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Molecular Testing for Indolent T-Cell Large Granular Lymphocyte Leukemia

Last updated Oct. 22, 2017


What are other Names for this Test? (Equivalent Terms)

  • Gene Mutation Analysis for Indolent T-Cell Large Granular Lymphocyte Leukemia
  • Test for Molecular Diagnosis of Indolent T-Cell Large Granular Lymphocyte Leukemia 

What is Molecular Testing for Indolent T-Cell Large Granular Lymphocyte Leukemia? (Background Information)

  • Molecular Testing for Indolent T-Cell Large Granular Lymphocyte Leukemia is a genetic test that is helpful in aiding a diagnosis of indolent T-cell large granular lymphocyte leukemia. The lab test results may also be subsequently useful in taking appropriate treatment decisions
  • Indolent T-cell large granular lymphocyte leukemia is the most common form of large granular lymphocyte leukemia, a type of blood cancer. It is typically seen in middle-aged and older adults
  • Large granular lymphocyte (LGL) leukemia represents a type of lymphoproliferative disorder. Lymphoproliferative disorders are disorders in which there is uncontrolled production of (excess) lymphocytes that occurs due to several reasons
  • Indolent T-cell LGL leukemia does not present with symptoms in over 30% of the patients. In others, it can cause signs and symptoms that include fever, weight loss, and appetite loss, reduced blood cell counts with a variety of symptoms, and swollen spleen and/or liver

The cause of indolent T-cell large granular lymphocyte leukemia may be due to genetic mutations. Many cases of indolent T-cell LGL leukemia have a normal karyotype. Only, less than 10% of the individuals show chromosomal abnormalities that may include:

  • Inversion of 12p
  • Inversion of 14q
  • Deletion of 5q
  • Trisomy of chromosome 3
  • Trisomy of chromosome 8
  • Trisomy of chromosome 14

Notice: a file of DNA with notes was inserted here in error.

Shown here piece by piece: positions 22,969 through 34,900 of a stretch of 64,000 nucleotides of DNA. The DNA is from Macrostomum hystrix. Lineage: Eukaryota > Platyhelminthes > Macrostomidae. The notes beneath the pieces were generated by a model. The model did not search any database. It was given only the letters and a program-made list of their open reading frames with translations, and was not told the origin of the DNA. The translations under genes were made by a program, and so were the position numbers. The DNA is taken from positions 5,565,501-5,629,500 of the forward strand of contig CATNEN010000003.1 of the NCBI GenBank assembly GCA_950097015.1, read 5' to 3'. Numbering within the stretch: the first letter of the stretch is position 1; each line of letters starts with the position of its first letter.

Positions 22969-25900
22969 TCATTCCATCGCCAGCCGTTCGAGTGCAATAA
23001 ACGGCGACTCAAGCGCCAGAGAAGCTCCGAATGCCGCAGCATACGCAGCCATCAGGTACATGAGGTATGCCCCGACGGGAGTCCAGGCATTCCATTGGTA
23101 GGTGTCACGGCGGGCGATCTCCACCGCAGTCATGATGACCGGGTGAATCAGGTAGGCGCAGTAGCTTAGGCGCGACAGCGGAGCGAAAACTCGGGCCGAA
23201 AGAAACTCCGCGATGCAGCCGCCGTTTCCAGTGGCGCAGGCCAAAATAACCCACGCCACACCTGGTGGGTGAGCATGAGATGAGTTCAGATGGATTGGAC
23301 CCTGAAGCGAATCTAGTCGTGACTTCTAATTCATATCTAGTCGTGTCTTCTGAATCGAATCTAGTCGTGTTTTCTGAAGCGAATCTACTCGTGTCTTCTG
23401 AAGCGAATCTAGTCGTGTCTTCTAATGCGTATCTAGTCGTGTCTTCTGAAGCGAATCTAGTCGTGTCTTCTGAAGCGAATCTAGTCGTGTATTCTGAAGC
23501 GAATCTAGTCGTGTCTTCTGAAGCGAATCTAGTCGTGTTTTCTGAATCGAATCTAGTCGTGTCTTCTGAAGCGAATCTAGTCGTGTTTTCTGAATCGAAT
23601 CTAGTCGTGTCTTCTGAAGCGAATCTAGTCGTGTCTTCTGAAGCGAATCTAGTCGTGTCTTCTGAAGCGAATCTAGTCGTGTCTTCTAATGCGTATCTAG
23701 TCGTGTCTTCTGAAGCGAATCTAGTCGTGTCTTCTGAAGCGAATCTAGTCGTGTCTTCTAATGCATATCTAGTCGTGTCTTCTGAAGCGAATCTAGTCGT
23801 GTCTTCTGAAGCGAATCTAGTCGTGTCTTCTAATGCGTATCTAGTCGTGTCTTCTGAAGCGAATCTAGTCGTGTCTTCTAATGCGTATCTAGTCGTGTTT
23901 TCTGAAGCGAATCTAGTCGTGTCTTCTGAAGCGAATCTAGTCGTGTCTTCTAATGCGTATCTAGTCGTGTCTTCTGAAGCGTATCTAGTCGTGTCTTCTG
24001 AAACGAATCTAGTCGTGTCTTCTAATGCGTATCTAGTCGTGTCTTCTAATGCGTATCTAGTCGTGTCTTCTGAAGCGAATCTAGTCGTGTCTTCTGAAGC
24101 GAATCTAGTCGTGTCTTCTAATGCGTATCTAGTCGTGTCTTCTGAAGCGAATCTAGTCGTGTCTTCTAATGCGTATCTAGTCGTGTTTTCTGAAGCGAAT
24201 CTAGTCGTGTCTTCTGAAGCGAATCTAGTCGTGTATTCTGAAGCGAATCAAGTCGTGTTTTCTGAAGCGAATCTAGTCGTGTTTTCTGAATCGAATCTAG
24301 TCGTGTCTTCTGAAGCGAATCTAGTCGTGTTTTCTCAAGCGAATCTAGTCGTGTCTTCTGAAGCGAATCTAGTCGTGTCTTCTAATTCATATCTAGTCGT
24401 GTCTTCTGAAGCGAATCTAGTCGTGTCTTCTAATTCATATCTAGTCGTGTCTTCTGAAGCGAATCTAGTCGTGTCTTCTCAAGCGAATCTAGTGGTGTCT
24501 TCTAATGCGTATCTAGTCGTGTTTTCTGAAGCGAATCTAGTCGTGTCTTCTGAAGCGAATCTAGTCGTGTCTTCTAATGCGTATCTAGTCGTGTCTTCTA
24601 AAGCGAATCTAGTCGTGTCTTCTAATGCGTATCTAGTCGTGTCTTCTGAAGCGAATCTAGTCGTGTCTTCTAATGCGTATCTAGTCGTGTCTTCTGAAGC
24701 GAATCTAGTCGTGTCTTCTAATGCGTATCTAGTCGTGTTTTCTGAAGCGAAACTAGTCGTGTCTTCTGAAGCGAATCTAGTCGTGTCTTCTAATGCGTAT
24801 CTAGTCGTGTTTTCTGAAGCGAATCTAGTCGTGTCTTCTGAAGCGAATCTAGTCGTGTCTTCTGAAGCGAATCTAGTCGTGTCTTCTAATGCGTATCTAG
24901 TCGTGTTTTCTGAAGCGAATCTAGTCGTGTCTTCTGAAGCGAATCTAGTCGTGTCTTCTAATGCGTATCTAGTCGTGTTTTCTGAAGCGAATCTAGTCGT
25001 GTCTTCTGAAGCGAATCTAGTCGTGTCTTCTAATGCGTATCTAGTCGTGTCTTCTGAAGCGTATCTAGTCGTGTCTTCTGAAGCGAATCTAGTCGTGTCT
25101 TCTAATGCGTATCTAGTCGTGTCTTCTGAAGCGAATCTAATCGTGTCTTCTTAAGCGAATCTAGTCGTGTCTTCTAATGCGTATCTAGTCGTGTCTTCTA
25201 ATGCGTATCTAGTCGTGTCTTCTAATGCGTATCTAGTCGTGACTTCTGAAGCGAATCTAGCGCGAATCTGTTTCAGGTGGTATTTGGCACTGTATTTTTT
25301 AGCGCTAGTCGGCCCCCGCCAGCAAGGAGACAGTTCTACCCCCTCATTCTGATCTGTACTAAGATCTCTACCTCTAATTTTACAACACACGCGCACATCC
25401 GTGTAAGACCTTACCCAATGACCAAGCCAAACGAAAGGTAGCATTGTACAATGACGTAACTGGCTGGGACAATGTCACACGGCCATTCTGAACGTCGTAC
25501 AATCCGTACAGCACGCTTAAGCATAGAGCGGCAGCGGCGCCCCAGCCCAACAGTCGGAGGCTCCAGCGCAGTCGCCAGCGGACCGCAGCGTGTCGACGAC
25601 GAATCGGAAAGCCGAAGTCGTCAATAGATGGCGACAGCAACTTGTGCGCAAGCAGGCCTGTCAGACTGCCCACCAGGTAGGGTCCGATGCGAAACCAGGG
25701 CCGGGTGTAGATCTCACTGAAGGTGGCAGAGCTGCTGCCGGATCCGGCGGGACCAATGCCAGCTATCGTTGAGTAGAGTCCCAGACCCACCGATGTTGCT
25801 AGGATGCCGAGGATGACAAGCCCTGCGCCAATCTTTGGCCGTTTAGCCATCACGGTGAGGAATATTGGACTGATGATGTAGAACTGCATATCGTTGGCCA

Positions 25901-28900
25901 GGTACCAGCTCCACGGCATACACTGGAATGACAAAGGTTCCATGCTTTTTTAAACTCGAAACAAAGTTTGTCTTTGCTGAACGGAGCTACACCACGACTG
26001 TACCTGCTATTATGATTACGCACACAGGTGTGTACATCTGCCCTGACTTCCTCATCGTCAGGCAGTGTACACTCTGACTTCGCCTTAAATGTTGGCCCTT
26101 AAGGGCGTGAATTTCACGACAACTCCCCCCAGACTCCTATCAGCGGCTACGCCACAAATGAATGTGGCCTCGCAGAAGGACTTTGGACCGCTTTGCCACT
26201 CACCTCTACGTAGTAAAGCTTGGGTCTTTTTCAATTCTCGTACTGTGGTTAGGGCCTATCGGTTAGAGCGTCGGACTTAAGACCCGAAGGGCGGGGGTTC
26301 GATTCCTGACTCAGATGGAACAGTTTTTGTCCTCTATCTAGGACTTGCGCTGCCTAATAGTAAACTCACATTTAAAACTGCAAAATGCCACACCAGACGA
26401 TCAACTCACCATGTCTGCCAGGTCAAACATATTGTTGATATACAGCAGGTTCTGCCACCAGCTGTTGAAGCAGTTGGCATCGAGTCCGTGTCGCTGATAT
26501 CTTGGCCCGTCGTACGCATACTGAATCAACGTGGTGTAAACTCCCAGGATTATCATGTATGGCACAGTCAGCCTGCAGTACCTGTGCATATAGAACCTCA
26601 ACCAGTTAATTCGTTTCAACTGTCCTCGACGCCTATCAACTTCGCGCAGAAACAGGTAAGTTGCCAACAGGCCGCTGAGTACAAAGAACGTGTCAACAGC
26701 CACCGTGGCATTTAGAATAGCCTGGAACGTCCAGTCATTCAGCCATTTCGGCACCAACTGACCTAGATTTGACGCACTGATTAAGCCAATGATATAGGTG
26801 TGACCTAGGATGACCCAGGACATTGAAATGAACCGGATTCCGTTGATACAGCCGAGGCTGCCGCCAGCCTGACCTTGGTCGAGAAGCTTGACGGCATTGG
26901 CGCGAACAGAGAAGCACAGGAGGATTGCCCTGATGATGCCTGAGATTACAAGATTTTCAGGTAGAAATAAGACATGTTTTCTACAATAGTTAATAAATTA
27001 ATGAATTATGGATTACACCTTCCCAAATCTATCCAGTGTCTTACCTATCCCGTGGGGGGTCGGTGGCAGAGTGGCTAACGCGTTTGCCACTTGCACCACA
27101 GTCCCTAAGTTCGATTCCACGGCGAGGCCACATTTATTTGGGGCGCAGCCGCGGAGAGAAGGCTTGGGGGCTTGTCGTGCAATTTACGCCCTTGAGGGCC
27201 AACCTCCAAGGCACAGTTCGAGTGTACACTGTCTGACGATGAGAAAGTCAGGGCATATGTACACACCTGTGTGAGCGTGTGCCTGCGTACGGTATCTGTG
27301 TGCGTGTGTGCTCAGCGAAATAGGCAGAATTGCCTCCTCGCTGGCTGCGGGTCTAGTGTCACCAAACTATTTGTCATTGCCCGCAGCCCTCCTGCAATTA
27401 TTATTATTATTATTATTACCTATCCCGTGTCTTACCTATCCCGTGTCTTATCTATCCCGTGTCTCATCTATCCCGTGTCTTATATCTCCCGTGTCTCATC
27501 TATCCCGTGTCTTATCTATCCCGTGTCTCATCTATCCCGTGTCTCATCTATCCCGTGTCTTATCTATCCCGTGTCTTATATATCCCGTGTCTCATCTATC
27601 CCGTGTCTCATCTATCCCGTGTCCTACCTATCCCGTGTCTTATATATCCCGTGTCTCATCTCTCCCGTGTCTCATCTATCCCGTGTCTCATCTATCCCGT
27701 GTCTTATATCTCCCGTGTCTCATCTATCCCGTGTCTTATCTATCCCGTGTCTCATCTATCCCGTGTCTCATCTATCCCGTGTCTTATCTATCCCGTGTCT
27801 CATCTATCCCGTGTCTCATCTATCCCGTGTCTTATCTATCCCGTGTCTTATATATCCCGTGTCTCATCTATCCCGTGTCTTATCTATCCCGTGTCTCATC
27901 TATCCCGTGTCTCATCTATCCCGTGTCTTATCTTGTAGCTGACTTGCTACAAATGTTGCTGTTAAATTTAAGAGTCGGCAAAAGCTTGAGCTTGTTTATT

Also, the presence of a clonal population of T-cells as evidenced by TCR-β/γ (T-cell receptor-beta/gamma) gene rearrangement is essential for a diagnosis.

The above genetic abnormalities can be detected using molecular studies, which may play a significant role in identifying the tumor type, and in some cases, helping the healthcare provider take appropriate treatment decisions.

The molecular testing, in general, can be performed using a variety of methods. Some of these methods include:

  • In situ hybridization technique, such as fluorescence in situ hybridization (FISH)
  • Immunohistochemistry (IHC)
  • Next-generation sequencing (NGS)
  • Polymerase chain reaction (PCR)
  • Comparative genomic hybridization (CGH)
  • Karyotyping including spectral karyotyping
  • mRNA analysis
  • Tissue microarrays (TMAs)
  • Southern blot test
  • Northern blot test
  • Western blot test
  • Eastern blot test

The methodology used for indolent T-cell LGL leukemia may vary from one laboratory to another.

Note: Molecular testing has limitations due to the molecular method and genetic mutational abnormalities being tested. This can affect the results on a case-by-case basis. Consultation with your healthcare provider will help in determining the right test and right molecular method, based on individual circumstances.